Be Afraid. Very Afraid.
Alan Simpson and Erskine Bowles try to scare America into doing something about the deficit.
Wonkish, crotchety, and mostly bald, the co-chairs of President Obama's National Commission on Fiscal Responsibility and Reform want you to care about the deficit the way cable television wants you to care about pedophiles. The threat might be remote, but when it comes, it comes closer than you think—and it is horrible. At a press conference this afternoon, Alan Simpson and Erskine Bowles described debt as a "cancer." They called it "dangerous." Bowles warned that if Congress really gets into a fight about the debt ceiling in the next few months, all financial hell will break loose.
Since the co-chairs released their proposal for getting America back in the black, Simpson says, it's been "the same old crap." People have responded with "emotion, fear, guilt, and racism." And the "far left" and "far right" are rounding up their "minions" to attack the plan as cruel or infeasible or insufficient or whatever. But Bowles and Simpson—they don't care. They just want to talk numbers and to scare the living bejesus out of you about debt.
What will happen if the debt gets the better of us? Well, debt is not exactly like cancer. Death is not involved. But the economic prognosis is not good: The bond market may freak out, and you end up with austerity budgeting—rough, uneven cuts, rather than Bowles and Simpson's surgically precise plan.
"America: You have a serious problem!" Simpson said. "I do the numbers and Al does the color," Bowles said, taking over, stressing the need to have an "adult conversation" about what happens going forward.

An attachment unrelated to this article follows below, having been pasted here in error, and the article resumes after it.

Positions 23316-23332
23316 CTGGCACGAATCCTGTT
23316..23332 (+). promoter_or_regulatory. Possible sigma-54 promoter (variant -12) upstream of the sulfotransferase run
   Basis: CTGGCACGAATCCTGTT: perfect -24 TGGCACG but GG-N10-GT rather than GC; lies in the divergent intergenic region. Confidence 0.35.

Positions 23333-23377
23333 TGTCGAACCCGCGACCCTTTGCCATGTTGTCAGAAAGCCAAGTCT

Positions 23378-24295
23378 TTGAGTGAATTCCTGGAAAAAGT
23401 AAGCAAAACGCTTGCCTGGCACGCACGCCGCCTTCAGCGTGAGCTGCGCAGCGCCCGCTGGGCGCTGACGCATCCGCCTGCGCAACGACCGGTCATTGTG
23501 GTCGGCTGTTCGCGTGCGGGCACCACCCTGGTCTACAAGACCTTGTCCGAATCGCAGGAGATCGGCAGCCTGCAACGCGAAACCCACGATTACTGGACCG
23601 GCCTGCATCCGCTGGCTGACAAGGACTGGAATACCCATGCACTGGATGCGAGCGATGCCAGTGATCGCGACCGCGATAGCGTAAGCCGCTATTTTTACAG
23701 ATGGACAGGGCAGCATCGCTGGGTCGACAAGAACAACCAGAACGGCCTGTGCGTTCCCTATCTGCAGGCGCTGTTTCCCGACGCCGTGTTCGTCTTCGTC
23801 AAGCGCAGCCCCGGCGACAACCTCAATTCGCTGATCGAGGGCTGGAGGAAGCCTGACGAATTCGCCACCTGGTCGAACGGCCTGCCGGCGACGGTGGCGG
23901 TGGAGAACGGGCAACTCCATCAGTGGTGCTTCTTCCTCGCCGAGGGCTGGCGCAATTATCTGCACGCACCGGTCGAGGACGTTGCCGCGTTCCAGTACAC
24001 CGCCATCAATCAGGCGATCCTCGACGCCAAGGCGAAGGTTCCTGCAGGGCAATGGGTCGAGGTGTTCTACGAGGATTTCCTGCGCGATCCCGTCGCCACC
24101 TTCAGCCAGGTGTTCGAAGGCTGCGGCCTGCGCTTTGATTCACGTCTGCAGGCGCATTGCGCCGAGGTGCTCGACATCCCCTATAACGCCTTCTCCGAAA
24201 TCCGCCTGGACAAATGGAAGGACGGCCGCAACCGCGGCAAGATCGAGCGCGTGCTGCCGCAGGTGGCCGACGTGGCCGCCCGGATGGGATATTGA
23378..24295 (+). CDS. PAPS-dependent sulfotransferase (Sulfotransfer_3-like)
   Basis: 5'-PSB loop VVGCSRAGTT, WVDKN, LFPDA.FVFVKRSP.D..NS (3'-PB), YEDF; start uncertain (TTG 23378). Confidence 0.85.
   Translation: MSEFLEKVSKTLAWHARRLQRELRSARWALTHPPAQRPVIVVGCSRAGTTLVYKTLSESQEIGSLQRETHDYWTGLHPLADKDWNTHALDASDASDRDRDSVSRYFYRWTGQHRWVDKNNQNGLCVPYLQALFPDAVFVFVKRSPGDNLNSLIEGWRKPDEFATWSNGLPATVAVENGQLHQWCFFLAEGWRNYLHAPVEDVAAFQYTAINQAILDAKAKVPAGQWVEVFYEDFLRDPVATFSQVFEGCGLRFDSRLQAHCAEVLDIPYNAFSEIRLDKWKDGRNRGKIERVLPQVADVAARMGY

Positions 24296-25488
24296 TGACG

But Simpson and Bowles, like all true obsessives, worry so much because they can do so little. They can start a conversation, of course. But Americans don't have to listen to them, and they appear not to be. Polls routinely show that Americans worry less about the deficit than they do about job creation and a plethora of other issues. Congress doesn't have to heed Simpson and Bowles, either. Even if the bipartisan commission agrees on and issues a deficit-reduction plan, neither chamber is required to bring it up for a vote, let alone implement it.
Moreover, and more importantly, most economists acknowledge that while the deficit and debt are real issues, the country's massive jobs crisis and broader economic malaise remain priority No.1. And those are problems that would be ameliorated by making the deficit bigger, not smaller, in the near term.
Nevertheless, the deficit is having its moment, what with the new more fiscally conservative Congress in place and the Obama administration turning away from stimulus and toward belt-tightening. "I think we won, and we won big," Bowles said. "The era of deficit denial in Washington is over."
To that end, Bowles and Simpson held a press conference today to announce that they had finalized a version of their deficit-slashing proposal and had gotten it scored, creating an official tally of how much money it will save, and how fast. Their 18 blue-ribbon, bipartisan team members will receive the document tonight. * Then, on Friday, two days after the commission's deadline, set by executive order, its members will vote. After that, it is up to Congress and its handshake promises to take it from there.
As often happens in Washington, the serious presser about the serious issue of serious debt had all of the gravity of a local 4H meeting. Bowles (Democrat, former White House chief of staff, president of the University of North Carolina system) and Simpson (Republican, former Wyoming senator) routinely come off like Statler and Waldorf—grandpa-humored, sometimes offensive.
This time, they plopped themselves down before two American flags in a double-wide, fluorescent-lit hallway jammed with reporters. "I chewed on one of those once, and they recorded it in Time magazine," Simpson quixotically grumbled, gesturing toward a tape recorder, a microphone, or a stack of papers, depending on where you were standing.
Annie Lowrey, formerly Slate’s Moneybox columnist, is economic policy reporter for the New York Times.
Photograph of Erskine Bowles and Alan Simpson by Alex Wong/Getty Images.